Aging and Alteration of the Immune System in DS

The above observation raises the topic of early or accelerated aging in DS. Adults with DS experience certain components of premature aging earlier than the general population, with some typical features including wrinkled skin, gray hair, hearing loss, declining immune function, and increased autoimmune diseases. Using a methodology pioneered by Steve Horvath (Horvath, 2013), DNA methylation patterns can be utilized as an “epigenetic clock” that correlates with chronological age and may reflect underlying biological aging. Both Horvath and his collaborators (Horvath et al., 2015) and our group (Mendioroz et al., 2015; Yu et al., 2020) examined epigenetic aging in human DS, using separate sample sets including blood cells (total leukocytes, and in our second study purified T lymphocytes) and brain tissues. Both datasets reveal rapid aging of CpG methylation patterns during fetal and early postnatal development in DS, leading to a higher “set point” of epigenetic age established by young adulthood, followed by maintenance of this methylation age differential (older in DS than controls), without further acceleration of the difference, throughout adult life (Mendioroz et al., 2015; Yu et al., 2020). Because of the aforementioned association with immune dysregulation and premature aging, it has been proposed that the DS phenotype may include immunosenescence (Gensous et al., 2020).

COVID-19 in DS

COVID-19, caused by the SARS-CoV-2 coronavirus, is currently a major and too often lethal disease worldwide. Since the clinical outcomes of COVID-19 largely depend on the severity of inflammation and differ strikingly by age (more severe in the elderly), studying this disease in DS may prove to be highly informative. The impacts of COVID-19 on individuals with DS were illustrated by a recent international survey initiated by the Trisomy 21 Research Society and the UK ISARIC4C. One thousand forty-six cases of COVID-19 patients with DS from April to October, 2020 were analyzed, and the data were compared with the hospitalized COVID-19 patients with or without DS in the UK ISARIC4C survey. Based on this study, when compared with non-DS COVID-19 patients, COVID-19 patients with DS exhibited more severe symptoms and were around three times more likely to die. Remarkably, the mortality rates increased rapidly in patients with DS older than 40 years, which resembles the mortality rate for patients without DS at ages over 60. The data in the report indicated that individuals with DS, especially those older than 40 years, are more vulnerable and at higher risk for hospitalization and death due to COVID-19 (Huls et al., 2021).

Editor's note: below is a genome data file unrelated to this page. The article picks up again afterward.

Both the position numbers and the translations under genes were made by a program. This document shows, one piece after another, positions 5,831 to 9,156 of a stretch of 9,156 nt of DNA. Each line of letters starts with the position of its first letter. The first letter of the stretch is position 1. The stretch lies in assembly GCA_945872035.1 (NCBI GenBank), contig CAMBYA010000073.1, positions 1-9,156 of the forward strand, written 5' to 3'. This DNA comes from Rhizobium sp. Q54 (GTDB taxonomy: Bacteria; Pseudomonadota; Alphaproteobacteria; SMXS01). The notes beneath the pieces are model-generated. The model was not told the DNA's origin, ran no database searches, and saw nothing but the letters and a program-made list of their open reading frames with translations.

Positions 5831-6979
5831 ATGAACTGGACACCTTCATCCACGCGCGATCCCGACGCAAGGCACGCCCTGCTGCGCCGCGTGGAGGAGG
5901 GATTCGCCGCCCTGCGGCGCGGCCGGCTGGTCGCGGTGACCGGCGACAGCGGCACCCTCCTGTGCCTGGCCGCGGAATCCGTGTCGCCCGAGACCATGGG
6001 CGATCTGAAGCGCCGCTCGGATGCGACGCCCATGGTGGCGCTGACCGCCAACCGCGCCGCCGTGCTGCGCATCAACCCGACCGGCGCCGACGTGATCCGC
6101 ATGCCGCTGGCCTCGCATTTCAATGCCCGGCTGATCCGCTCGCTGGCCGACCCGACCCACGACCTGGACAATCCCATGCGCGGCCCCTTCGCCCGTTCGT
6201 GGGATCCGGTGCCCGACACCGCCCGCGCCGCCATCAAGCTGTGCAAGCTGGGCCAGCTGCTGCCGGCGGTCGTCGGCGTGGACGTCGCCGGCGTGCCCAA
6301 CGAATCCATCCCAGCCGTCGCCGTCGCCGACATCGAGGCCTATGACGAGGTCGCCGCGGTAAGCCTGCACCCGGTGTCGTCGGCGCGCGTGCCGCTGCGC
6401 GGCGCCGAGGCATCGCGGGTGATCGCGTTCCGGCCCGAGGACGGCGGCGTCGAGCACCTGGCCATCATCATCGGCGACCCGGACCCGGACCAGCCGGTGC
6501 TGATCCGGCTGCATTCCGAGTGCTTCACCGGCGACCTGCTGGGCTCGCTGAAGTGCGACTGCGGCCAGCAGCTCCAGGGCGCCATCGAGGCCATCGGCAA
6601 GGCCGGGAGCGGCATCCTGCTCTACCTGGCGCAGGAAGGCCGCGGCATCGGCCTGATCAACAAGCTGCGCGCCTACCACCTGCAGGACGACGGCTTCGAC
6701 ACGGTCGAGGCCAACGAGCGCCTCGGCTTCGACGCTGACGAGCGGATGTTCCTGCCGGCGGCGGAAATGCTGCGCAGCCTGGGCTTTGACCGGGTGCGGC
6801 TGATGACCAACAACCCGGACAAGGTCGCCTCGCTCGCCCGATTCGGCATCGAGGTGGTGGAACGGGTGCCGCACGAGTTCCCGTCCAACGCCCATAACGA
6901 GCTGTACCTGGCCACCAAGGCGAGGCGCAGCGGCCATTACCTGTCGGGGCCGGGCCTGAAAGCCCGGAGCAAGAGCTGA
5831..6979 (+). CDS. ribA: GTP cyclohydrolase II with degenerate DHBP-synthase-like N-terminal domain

Several factors discussed in the above sections may contribute to this phenomenon. On the one hand, IFN hyperactivity in DS may present stronger defenses against the virus during the initial stage after exposure to SARS-CoV-2, which may dampen the virus load in the infected site. On the other hand, over-production of the proinflammatory IFNs can overwhelm the system, leading to the so-called cytokine storm and inflammation. Induction of IFNs by coronavirus infection has been proposed as a potential mechanism by which coronavirus establishes persistent infection in cells in the central nervous system (Li et al., 2010; Liu et al., 2011). It remains to be seen, however, whether SARS-CoV-2 establishes persistent infection more readily in individuals with DS as compared to the general populations. Furthermore, several other factors may contribute to this balancing act: (A) Transmembrane protease serine 2 (TMPRSS2) primes the S protein of the SARS-CoV-2 virus to bind to its receptor, angiotensin-converting enzyme 2 (ACE2), during infection (Hoffmann et al., 2020; De Toma and Dierssen, 2021) and ACE2 is an IFN-stimulated gene (Ziegler et al., 2020). Since the TMPRSS2 gene is on Hsa21, its triplication leads to its overexpression in DS, which in turn enhances the entry of the coronavirus into host cells (Figures 1B, 2B; De Toma and Dierssen, 2021); (B) SARS-CoV-2 appears to induce low levels of type I and type III IFN responses and elevate IL-6 expression (Blanco-Melo et al., 2020), which might delay local IFN responses and thus enable SARS-CoV-2 to evade recognition and attack by immune cells in order to sustain its replication (Acharya et al., 2020). Recent data demonstrated that, different from mild-to-moderately ill patients, severely ill patients showed a highly impaired type I IFN response and elevated level of TNF-α and IL-6 (Hadjadj et al., 2020); and (C) Aging impaired and delayed the production of type I IFNs (Bajaj et al., 2020) and DS is associated with premature aging, which could be an explanation for initial findings of a higher risk of mortality of DS patients with COVID-19 at ages over 40 years (Huls et al., 2021). On the other hand, as recently proposed, the unusual IFN hyperactivation-related immune dysregulation in DS might in theory also contribute to more frequent cytokine storms induced by SARS-CoV-2 infection in individuals with DS (Bajaj et al., 2020). Cytokine storm is considered as one of the major causes of acute respiratory distress syndrome (ARDS) and multiple organ failure (Ye et al., 2020). Consequently, COVID-19 patients with DS may develop more severe complications and have a higher mortality rate, as illustrated in the aforementioned study (Huls et al., 2021; Figure 2B).